INDIANAPOLIS (CN) – The CEO and CFO of ITT Technical Institute juggled the books to conceal hundreds of millions of dollars of expenses in failing student loan programs, the SEC said Tuesday.
The 15-count federal complaint accuses CEO Kevin Modany and CFO Daniel Fitzpatrick of defrauding investors by concealing that its PEAKS and CUSO student loan programs were failing miserably in 2012, triggering ITT obligations to pay hundreds of millions of dollars for its guaranteed loans.
The profit-seeking chain college has more than 130 outlets, or campuses, in 38 states. Like many profit-seeking chain colleges, ITT has been accused, in The New York Times and elsewhere, of having high tuition and low standards.
The off-balance sheet PEAKS and CUSO programs were created in 2009 and 2010 to combat declining student enrollment as the private loan market dried up. To induce students to sign up, ITT guaranteed the loan pools, and handed out $441 million in loans through them, the SEC said in its 56-page complaint.
The loans performed terribly and by 2012 the loans obligations were trigged and ballooned. Rather than admit it, Modnay and Fitzpatrick concealed it, “and ITT’s guarantee obligations,” the SEC said in the lawsuit.
“For example, in October 2012, after ITT received its first demand for a multimillion-dollar guarantee payment on the PEAKS program, Modany and Fitzpatrick devised a plan whereby ITT actually made payments on behalf of student borrowers who had failed to make timely payments, which had the effect of temporarily delaying further defaults,” the SEC says in the fourth paragraph of 212 in the complaint. “This practice – which ITT later innocuously titled ‘Payments on Behalf of Borrowers,’ or ‘POBOB’ – had the effect of delaying tens of millions of dollars of looming PEAKS guarantee payments ITT would otherwise have had to make. The defendants concealed this practice from ITT’s investors (among others) and instead made statements in public filings that led investors to believe the PEAKS program and its composite student loans were performing relatively well.”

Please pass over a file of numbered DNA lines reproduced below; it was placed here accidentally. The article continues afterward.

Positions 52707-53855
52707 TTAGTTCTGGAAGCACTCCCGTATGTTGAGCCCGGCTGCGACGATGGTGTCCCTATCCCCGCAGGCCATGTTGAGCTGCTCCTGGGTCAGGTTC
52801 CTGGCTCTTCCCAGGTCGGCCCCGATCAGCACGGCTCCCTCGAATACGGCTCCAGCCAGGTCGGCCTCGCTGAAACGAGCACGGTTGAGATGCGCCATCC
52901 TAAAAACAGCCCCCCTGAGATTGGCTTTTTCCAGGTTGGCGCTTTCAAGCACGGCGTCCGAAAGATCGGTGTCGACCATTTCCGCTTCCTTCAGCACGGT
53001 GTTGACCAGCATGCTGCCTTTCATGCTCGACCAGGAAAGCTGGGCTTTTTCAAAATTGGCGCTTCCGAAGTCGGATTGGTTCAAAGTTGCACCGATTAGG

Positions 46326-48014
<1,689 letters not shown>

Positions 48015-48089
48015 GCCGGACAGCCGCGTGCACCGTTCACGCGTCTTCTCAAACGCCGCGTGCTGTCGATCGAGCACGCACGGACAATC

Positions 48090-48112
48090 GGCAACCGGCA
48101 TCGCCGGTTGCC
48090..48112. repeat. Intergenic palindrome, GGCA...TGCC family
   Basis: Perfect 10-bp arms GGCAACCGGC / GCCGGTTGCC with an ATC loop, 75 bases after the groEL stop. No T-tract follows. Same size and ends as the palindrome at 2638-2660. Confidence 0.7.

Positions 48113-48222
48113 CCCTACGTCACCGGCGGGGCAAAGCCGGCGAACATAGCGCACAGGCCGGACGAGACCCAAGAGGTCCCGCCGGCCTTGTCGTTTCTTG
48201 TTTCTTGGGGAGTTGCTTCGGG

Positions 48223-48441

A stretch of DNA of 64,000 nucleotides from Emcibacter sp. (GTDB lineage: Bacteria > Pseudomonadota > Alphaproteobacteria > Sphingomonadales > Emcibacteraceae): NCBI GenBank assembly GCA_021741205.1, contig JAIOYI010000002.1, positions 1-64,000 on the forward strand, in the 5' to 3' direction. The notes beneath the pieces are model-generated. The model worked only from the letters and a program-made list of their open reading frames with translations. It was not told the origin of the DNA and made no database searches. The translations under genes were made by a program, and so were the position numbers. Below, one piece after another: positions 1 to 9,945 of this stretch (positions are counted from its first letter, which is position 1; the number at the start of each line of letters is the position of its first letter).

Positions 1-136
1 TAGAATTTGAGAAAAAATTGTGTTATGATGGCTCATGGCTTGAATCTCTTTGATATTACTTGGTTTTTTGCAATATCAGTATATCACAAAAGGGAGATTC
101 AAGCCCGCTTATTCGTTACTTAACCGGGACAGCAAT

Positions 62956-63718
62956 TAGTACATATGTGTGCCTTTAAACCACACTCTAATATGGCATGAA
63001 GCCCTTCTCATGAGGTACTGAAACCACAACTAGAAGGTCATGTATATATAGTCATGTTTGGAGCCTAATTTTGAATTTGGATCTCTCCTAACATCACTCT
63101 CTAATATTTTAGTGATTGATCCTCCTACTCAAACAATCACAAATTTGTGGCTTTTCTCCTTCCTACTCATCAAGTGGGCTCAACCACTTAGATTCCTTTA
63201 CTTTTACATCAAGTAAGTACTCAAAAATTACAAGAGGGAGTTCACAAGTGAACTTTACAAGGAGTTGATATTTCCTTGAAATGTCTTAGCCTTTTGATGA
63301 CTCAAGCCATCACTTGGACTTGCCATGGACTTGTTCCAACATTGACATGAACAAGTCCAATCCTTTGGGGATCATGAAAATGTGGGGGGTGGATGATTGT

Neither Modany nor Fitzpatrick disclosed this to auditors, despite warnings from a legal adviser that the practice may be illegal, the SEC claims.
The payments on behalf of borrowers were akin to paying the minimum amount on a high-interest credit card, and drastically increased the amount of money the school would owe.
The cover-ups failed, and ITT’s stock price fell by two-thirds in 2014, the SEC said in a statement announcing the lawsuit.
The SEC wants Modany and Fitzpatrick permanently barred from being officers for any public company, ordered to disgorge performance bonuses and profits from the sale of stocks, and damages for securities fraud, aiding and abetting, falsified books and records, false certifications, deceit of auditors, false SEC filings, and other charges.
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